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Tuesday, April 30, 2019

The Rules of Magic (Practical Magic)The Rules of Magic by Alice Hoffman
My rating: 5 of 5 stars

This engaging story is pure magic from the first page. It is Alice Hoffman at her best: full of magic, love, hope, despair, and of course powerful women. Witches are among us! Published in 2017, it is a prequel to Practical Magic, published 14 years earlier and stands alone, but having read (and loved) the earlier book I especially enjoyed it. Frannie and Jet, the girls of this story become the aged aunts of the earlier novel. It is told over a generation of time, but the story also includes a brief fictional Owens family history beginning during the 1692 Salem witch trials. The characters are vividly drawn and the narrative compelling with many sweet surprises throughout the story and many life lessons. This is an enchanting escape into magical realism and like Hoffman's other novels, it is beautifully written. . . a wonderful, metaphorical story of love, fear, loss, and living. Highly recommend.

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The Whole Town's TalkingThe Whole Town's Talking by Fannie Flagg
My rating: 1 of 5 stars

I have been a Fannie Flagg fan, but was very disappointed with this last novel. It has a promising beginning with her quaint descriptions of small-town rural Americana and unique personalities, but it deteriorates into a boring assortment of births, comings, goings and deaths covering the period of a century. It includes a small mystery beginning in the last chapters, however the epilogue destroys any satisfaction therein with its ridiculous assertion that nothing on earth, or ever after, matters as even the bad guys live in happiness and bliss in an eternity of reincarnations. SERIOUSLY?! I think Flagg is trying to be Neil Gaiman, and she fails miserably.

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Practical Magic (Practical Magic)Practical Magic by Alice Hoffman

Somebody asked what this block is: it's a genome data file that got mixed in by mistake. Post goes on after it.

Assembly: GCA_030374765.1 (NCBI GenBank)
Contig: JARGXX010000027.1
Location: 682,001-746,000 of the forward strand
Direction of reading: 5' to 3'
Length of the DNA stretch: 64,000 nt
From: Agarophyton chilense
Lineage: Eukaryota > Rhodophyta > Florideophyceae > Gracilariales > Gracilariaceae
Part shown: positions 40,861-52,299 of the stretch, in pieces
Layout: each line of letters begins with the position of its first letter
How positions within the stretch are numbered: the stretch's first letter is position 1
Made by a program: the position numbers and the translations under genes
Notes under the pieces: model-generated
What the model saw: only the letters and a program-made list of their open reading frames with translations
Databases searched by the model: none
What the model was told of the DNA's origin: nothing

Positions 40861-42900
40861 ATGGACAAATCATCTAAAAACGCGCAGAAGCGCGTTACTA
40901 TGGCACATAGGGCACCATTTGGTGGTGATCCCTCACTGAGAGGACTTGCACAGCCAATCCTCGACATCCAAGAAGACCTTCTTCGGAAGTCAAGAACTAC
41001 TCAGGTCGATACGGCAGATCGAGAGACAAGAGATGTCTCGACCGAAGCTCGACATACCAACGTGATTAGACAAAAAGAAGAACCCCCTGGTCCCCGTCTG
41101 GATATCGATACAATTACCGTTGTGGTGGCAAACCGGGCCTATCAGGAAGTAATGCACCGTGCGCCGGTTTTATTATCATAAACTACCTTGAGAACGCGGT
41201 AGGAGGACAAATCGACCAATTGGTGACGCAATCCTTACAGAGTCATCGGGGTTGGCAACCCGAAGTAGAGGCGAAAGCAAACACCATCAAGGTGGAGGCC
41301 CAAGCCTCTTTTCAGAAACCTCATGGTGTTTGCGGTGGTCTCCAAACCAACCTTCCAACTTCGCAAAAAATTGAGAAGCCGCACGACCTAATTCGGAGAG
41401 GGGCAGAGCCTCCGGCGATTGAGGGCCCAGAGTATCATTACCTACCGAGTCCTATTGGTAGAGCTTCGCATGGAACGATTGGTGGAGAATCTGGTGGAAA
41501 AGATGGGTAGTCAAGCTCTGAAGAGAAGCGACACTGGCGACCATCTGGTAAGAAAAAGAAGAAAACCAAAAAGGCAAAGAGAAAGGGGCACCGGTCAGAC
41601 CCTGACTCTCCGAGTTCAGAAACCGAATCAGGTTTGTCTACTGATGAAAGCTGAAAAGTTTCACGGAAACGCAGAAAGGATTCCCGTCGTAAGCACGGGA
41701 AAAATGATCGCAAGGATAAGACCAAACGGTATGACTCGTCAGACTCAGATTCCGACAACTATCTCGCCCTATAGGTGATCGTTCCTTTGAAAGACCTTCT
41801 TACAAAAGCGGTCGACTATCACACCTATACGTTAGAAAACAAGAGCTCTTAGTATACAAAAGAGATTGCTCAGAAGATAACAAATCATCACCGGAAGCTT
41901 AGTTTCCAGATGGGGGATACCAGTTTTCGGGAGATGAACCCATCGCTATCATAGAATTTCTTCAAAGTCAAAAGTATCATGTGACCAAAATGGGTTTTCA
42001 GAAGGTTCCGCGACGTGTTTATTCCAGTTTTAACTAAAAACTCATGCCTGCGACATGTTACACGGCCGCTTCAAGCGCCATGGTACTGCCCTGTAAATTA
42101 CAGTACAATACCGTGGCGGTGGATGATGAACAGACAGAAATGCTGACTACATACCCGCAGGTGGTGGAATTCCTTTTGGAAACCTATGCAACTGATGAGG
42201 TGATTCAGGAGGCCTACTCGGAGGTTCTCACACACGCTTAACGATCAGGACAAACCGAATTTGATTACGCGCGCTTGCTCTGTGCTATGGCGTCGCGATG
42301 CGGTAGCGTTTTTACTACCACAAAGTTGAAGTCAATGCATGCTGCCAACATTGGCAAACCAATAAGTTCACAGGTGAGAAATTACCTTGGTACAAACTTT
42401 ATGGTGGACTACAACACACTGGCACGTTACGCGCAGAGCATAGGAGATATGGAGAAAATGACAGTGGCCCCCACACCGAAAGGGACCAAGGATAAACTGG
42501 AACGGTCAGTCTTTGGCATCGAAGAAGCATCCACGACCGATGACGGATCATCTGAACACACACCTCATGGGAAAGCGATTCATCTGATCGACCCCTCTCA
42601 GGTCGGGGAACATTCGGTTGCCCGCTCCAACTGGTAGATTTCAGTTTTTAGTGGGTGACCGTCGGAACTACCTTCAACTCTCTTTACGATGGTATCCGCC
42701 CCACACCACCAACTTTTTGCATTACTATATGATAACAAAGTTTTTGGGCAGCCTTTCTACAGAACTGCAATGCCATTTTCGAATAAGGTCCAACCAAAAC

My rating: 5 of 5 stars

This is a beautifully written, quirky adult fairytale. If you enjoy reading magical realism you will love this. The characters are likable and well drawn, the descriptive prose is lovely, and the story is just plain fun.

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A Mind of Her OwnA Mind of Her Own by Paula McLain
My rating: 5 of 5 stars

Many thanks to Audible Originals for this free March short selection. This is a 1.5 hour story about Marie Sklodowska, a 25-year-old from Poland, before she married Pierre Curie and became world-renowned for her pioneering research on radioactivity. It's a believable story of what it was like to be a woman in the male-dominated world at the Sorbonne University, Paris, 1893. This is not a comprehensive story, but a microscopic view of a very small period of time in Madame Curie's life, with an endless scope of the future ahead of her. It is ta short story of a student, a scientist, a woman, forging her way against all odds, and how she came to partner with her husband. This definitely made me want to seek out a more detailed history of her life.
The narrator, Hillary Huber, was excellent.

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Thursday, April 25, 2019

Science FairScience Fair by Ridley Pearson
My rating: 5 of 5 stars

OMG Ridley Pearson and Dave Barry! You can't go wrong with either of these two very skilled authors. Ridiculousness abounds in a complex sci-fi adventure plot which involves a middle school science fair project, a teen who makes stupid choices, a comedy-of-errors mystery, and a surprise ending.
This is a very funny highly enjoyable read for all ages with over-the-top satire featuring social and global commentary. There is no inappropriate content in terms of sex or language, so it is suitable for most middle-schoolers and I believe even the child who is "allergic" to reading, will read this relish.